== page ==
An annular eclipse, the first of the new millenium and the first to be seen from the UK since 1921, was due to sweep north west from Northern Scotland, across Iceland and ending off the west coast of Greenland. This unusual event, with the sun barely risen and the shadow just scraping along the top of the Earth, also took in the Orkney and Shetland Islands, and it was from the latter that a handful of us decided to attempt to see the event.
An annular eclipse is like a total one in that the Moon moves completely in front of the Sun, but is too far away from the Earth to cover it completely. Providing you are in the zone of annularity, at maximum eclipse you see the sun as a ring of light (or annulus) surrounding the blackness of the moon. Fred Espanek's NASA / GSFC page gives full details and an animation can be seen on the Eclipse 2003 pages at Andrew Sinclair's site.
Unlike at totality, the sky is not sufficiently darkened to allow you to see the sun's corona and other features. However, with maximum eclipse occuring just minutes after sunrise the sight of the Sun rising as a substantial partial eclipse followed by the bull's eye of annularity should be spectacular naked eye event, clouds permitting of course.
The weather prospects rated a clear view at around 30%, with no one location on the track being especially favoured weatherwise, though in the past I have had good experiences of nice weather off north west Scotland in May. I chose the Orkneys over the mainland of Scotland as being in my opinion the best compromise of relative ease of accessibility, duration of eclipse and altitude of the Sun. Importantly, it was somewhere I had not been before, so in the event of not seeing the eclipse, at least a good holiday would have been had.
At Kirkwall, the main town on the Orkneys and our base, maximum eclipse was forecast for 04:46BST, half an hour after sunrise and with the sun at an altitude of 2 degrees. Clearly a good view to the north east horizon would be required, but with the Orkneys being relatively flat, virtually treeless and surrounded by sea, finding a suitable site did not prove to be a problem.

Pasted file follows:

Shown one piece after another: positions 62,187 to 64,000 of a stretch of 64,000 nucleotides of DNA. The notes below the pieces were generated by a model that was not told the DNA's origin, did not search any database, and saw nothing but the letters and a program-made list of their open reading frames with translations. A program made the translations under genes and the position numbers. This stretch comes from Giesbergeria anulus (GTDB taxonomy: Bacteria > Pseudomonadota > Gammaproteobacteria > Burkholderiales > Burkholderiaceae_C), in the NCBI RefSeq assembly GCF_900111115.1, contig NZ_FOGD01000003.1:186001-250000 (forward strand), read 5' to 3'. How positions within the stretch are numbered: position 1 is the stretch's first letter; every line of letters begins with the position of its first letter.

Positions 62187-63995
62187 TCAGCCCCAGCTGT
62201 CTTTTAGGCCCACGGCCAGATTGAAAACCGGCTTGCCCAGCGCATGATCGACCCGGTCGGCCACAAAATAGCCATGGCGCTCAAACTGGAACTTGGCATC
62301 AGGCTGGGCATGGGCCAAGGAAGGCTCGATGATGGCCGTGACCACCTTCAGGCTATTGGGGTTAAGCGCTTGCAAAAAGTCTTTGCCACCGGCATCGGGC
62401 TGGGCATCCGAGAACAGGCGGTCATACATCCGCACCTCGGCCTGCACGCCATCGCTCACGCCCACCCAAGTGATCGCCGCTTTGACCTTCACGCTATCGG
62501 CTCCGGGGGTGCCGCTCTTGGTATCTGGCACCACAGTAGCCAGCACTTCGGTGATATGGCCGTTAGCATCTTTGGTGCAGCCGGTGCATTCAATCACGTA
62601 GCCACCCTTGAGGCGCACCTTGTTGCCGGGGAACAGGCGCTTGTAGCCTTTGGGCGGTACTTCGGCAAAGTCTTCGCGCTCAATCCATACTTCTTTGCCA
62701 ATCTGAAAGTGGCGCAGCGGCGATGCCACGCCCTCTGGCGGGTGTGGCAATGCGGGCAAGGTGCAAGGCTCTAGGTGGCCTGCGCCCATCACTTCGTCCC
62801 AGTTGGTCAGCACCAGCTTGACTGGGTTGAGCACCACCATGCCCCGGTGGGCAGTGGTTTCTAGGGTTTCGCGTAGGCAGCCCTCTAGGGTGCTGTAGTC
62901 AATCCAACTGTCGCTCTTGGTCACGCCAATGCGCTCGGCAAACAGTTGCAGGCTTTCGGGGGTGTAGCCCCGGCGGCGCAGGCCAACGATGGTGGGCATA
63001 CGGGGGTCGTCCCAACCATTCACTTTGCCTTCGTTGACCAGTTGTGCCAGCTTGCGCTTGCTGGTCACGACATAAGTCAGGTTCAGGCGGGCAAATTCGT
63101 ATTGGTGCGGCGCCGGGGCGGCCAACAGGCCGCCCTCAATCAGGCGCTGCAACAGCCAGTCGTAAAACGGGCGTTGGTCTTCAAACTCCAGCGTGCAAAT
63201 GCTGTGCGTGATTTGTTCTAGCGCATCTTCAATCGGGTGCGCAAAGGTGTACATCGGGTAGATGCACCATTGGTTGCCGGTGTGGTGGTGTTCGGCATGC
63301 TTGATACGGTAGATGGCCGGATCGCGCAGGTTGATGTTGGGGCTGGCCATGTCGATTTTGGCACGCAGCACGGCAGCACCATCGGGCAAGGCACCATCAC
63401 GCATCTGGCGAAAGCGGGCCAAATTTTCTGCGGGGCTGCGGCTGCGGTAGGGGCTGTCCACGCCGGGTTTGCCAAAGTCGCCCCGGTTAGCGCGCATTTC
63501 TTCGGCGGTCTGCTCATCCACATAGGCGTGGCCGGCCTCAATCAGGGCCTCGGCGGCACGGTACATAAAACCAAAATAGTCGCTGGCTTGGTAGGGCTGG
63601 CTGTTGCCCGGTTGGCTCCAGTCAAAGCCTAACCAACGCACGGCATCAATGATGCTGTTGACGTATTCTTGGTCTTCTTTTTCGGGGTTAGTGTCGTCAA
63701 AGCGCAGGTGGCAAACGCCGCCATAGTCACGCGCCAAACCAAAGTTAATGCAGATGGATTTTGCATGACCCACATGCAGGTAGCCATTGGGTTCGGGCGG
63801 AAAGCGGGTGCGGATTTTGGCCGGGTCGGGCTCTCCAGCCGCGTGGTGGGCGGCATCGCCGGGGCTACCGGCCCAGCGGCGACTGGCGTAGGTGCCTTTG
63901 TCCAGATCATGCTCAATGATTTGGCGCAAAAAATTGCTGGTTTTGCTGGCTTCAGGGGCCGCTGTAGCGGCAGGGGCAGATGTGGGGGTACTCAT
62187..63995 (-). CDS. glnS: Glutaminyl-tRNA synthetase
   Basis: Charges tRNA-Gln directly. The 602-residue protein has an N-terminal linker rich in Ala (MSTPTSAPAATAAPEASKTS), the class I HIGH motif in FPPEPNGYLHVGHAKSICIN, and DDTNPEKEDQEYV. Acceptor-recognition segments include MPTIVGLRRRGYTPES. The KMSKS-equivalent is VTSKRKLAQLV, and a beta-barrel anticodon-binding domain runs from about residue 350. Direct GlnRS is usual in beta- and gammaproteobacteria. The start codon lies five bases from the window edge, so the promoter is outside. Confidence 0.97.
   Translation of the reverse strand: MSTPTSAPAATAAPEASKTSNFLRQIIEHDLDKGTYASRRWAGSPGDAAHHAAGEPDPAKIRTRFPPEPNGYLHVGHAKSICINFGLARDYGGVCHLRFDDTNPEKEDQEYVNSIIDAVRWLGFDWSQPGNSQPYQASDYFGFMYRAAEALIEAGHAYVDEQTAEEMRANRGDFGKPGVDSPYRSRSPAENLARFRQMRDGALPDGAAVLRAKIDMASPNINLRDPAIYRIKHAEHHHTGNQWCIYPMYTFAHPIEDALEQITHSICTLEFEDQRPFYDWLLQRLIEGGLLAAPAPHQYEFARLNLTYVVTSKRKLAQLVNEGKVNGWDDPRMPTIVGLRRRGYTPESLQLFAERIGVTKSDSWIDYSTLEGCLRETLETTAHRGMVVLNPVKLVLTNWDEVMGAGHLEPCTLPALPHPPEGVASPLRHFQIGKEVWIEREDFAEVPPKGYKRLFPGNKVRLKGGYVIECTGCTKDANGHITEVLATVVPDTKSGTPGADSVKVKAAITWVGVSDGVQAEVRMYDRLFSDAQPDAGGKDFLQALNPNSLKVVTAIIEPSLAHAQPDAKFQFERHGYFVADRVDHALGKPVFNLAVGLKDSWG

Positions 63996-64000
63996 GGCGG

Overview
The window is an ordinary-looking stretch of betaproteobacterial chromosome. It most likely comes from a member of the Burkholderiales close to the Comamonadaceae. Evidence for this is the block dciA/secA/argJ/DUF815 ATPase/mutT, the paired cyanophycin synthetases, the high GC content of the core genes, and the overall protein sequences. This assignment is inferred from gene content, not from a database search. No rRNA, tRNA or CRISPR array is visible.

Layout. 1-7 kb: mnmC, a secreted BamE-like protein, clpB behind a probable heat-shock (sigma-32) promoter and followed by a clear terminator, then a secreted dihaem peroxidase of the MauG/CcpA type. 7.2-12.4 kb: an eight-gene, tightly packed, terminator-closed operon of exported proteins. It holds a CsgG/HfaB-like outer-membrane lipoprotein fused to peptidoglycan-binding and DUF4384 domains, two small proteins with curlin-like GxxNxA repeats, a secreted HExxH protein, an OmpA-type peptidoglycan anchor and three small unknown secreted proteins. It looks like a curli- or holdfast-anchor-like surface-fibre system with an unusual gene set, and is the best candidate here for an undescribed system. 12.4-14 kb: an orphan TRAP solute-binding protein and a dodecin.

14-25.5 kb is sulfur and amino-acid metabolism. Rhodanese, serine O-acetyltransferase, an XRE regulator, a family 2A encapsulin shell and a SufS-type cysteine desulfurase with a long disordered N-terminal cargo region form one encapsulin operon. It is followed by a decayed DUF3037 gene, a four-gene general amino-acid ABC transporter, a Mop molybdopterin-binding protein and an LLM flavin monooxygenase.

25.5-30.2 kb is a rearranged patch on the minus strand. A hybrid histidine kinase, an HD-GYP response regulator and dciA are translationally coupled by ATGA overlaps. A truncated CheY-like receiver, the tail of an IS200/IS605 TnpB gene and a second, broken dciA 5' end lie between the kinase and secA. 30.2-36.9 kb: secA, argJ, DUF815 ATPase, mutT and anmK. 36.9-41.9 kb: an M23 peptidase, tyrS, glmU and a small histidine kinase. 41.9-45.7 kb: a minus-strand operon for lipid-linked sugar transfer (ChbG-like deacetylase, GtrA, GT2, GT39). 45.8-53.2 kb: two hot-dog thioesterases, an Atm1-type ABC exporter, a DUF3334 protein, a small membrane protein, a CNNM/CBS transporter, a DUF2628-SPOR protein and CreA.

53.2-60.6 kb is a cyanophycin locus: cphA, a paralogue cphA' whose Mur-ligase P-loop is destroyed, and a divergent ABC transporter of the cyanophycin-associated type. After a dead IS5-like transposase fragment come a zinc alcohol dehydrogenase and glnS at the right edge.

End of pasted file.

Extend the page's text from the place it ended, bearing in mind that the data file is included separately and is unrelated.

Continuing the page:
The sun disappeared just after dawn on Sat 31st May in the Orkneys, but unfortunately for the wrong reason - namely low cloud. Despite getting ourselves up to some reservoirs at the top of a hill just half a mile from our B&B, the cloud remained stubbornly thick and not a trace of the sun was seen.
Shaun and Yet Wha survey the north eastern sky 6 minutes before maximum eclipse. Shame about the clouds, but in all other respects the location, by the reservoirs at the top of Inganess Road in Kirkwall, was the perfect spot!
04:38BST; Minolta Dimage 7, 1/16s @ f/2.8; 7mm; ISO400
Thus annularity came and went unseen, but did not go completely unnoticed. With the sun 94% covered by the moon the light level dropped to just 10% of its normal value, and a real gloom descended. I understand that normal annular eclipses can pass with almost no effect on the ground, but I guess that with the light level being so low anyway, the eye could no longer adapt to the further loss of light so a darkening was perceived.
The picture below shows that the lights of Kirkwall remained on over half an hour after sunrise, whereas on previous days I noticed them going off just before sunrise.
The view north at mid eclipse. Shaun and Neil look suitably gloomy, in keeping with the conditions. The street lights of Kirkwall remained on until nearly 5am, an indication of how much the light level fell during annularity.
04:45BST; Minolta Dimage 7, 1/11s @ f/2.8; 9mm; ISO400
The onset and departure of darkness is well shown in this time-lapse video (MPG, 1.9MB) taken by Mark Edwards from the waterfront in Kirkwall. It covers the period 04:37:44 BST to 04:52:44 and thus straddles annularity, which ran from 04:45:55 to 04:47:34. As we noticed, the return to light seems to be more rapid than the descent into darkness, presumably as the sun was getting higher in the sky as time progressed.
We returned to our B&B and back to bed until a more respectable getting up time, by which time the sky was bright and the sun began to show itself. Just typical, but not surprising really, for in the 5 days Neil and I were in the Orkneys the days were fine but the mornings and evenings tended to be cloudy.
In keeping with our choice of somewhere interesting to visit in case the eclipse failed to deliver, I took plenty of pictures of our visits and exploits in the Orkneys. It is a fascinating land of Stone Age circles, tombs and villages, Pictish and Norse influences, and a turbulent military history right up to the Second World War. Birds live in abundance on the cliffs and lochs and on Hoy there is some real walking, and of course the famous Old Man. Enjoy!
From those who had more success in viewing annularity, and indeed a good partial phase potentially visible over the rest of the UK and much of Europe try these links...
|British Astronomical Association|
|Britain's Annular Solar Eclipse by Sheridan Williams|
|Space Weather Solar Eclipse Gallery|
Anybody contemplating a visit to these wild but beautiful northern isles may care to get started at Orkney Tourist Board. You can read about the archaeological remains at Orkney Archaeological Trust or Historic Scotland.